The journey to Nara from Osaka was arguably one of the easiest of our trip. One subway and one local train, totalling just over an hour, had us in Nara station by 12:30pm. The ticket price was 800 yen, around £6, so it wasn’t anything to grumble about.
The cloud of Osaka had been replaced by glorious sunshine in Nara, with the walk to our hostel a slightly uncomfortable one. Fortunately it was only 15 minutes away, seeing the sign as we turned a corner following an incredibly long path was a relief.
We had turned up too early to check in but fortunately Steph was able to message the owners to say we had arrived and they kindly gave us the code for the door so we could at least leave our bags in reception.
With this being our only day in Nara I was keen to grab the bull by the horns. Literally speaking there were no bulls around, but there were lots of deer; but you do not want to grab these ones.
20 minutes away from our hostel was Nara park, known most famously for its quantity of wild deer. It’s free to roam around the park and the choice is there to buy crackers to feed them, although Steph found out the hard way that they can be pretty intrusive when food is around. Feeding two decent sized male deer seemed slightly intimidating.
The park itself is stunning, with huge stretches of greenery and ponds dotted across the landscape. Deer can be seen prancing around in almost every direction. It gets busy but it’s possible to escape from the crowds for a while at least.
Nigatsudo Hall is one these opportunities. It was apparently all down to good timing. The hall is a part of Todaji temple and although it is not possible to enter, the surroundings and the view across Nara are worth the climb up the stairs. It is another beautiful example of pre-modernised Japan and an area which has been frozen in time. Apart from the vending machines, but they hardly ruin anything.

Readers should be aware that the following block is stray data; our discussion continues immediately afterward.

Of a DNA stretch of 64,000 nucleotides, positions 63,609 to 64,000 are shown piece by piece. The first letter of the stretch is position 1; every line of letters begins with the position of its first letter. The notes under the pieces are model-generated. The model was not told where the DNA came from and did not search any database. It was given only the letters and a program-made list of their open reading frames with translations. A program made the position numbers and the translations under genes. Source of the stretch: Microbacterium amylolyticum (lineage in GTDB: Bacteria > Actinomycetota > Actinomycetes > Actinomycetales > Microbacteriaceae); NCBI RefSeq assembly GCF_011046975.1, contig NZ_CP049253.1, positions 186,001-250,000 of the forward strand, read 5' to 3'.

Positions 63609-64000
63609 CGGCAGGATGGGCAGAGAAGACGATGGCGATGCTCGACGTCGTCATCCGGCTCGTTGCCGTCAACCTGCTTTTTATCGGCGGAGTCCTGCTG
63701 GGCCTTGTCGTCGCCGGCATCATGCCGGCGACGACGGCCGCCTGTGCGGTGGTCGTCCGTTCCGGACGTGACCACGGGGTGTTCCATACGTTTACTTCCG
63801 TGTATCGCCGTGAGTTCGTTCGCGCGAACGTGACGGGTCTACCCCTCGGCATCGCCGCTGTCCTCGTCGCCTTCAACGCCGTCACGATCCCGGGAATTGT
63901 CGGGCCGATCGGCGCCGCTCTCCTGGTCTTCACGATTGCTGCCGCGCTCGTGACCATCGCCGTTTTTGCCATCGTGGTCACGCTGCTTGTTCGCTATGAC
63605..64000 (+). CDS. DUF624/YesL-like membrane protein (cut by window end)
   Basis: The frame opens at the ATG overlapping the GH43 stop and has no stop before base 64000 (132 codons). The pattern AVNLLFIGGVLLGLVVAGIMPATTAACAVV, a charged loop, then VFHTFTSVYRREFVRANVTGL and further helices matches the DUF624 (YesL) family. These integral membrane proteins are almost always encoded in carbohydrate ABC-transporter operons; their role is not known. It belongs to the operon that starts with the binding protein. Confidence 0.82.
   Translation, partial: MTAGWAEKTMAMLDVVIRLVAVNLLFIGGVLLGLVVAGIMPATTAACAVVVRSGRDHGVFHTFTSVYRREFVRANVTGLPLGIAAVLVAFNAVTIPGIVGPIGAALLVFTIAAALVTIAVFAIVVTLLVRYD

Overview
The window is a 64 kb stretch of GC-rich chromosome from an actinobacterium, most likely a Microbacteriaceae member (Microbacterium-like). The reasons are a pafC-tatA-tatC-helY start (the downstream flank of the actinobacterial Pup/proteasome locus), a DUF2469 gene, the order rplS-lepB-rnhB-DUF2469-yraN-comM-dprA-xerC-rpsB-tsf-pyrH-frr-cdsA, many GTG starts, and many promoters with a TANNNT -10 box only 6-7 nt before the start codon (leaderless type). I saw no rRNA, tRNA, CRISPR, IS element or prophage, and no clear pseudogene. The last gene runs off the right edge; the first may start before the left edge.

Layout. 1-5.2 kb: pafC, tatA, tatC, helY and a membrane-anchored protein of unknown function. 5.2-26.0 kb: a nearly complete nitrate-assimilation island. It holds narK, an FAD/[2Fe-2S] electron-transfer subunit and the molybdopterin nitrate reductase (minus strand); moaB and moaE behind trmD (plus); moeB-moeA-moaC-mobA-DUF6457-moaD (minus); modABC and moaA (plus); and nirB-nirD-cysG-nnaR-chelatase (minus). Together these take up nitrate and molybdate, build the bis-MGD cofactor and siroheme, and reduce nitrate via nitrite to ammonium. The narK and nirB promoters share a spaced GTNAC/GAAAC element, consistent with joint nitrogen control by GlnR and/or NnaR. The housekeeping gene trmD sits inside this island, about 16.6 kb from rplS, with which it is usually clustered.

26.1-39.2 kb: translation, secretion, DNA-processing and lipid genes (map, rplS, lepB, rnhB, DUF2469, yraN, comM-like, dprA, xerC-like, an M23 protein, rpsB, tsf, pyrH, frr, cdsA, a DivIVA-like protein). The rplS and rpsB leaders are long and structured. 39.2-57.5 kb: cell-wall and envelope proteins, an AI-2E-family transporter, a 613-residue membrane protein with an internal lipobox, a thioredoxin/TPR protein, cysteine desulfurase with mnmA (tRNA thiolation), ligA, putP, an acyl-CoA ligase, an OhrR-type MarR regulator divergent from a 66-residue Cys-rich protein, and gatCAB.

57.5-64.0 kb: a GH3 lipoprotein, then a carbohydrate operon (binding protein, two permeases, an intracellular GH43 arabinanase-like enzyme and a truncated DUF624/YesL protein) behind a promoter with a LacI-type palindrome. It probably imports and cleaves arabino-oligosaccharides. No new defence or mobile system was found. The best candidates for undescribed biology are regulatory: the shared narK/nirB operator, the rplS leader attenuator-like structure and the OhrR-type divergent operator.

Sticking with the theme of temples and shrines, we headed up and out of the deer park and through a forest walkway. At the end of the road was the slightly hidden from view Kasugataisha. Originally built in 768 AD, the Taisha is a beautiful structure used by people for hundreds of years to worship and pray. It was deathly quiet when we arrived, but this was due to the fact it was and out to close.
We arrived just in time to take in the surroundings and catch the sunset on the walk back down to the centre of Nara. It finally felt we had a bit of luck with the weather.
After a bite to eat we visited a couple of bars for a quick drink and a game of darts for the last night with Steph’s brothers group. The Japanese lager Asahi was flowing, and only priced at 3 pounds a glass.
It was a whistle stop tour of Nara, but one Steph and myself felt we made the most of. The following morning it would be time to set off for our final destination in Japan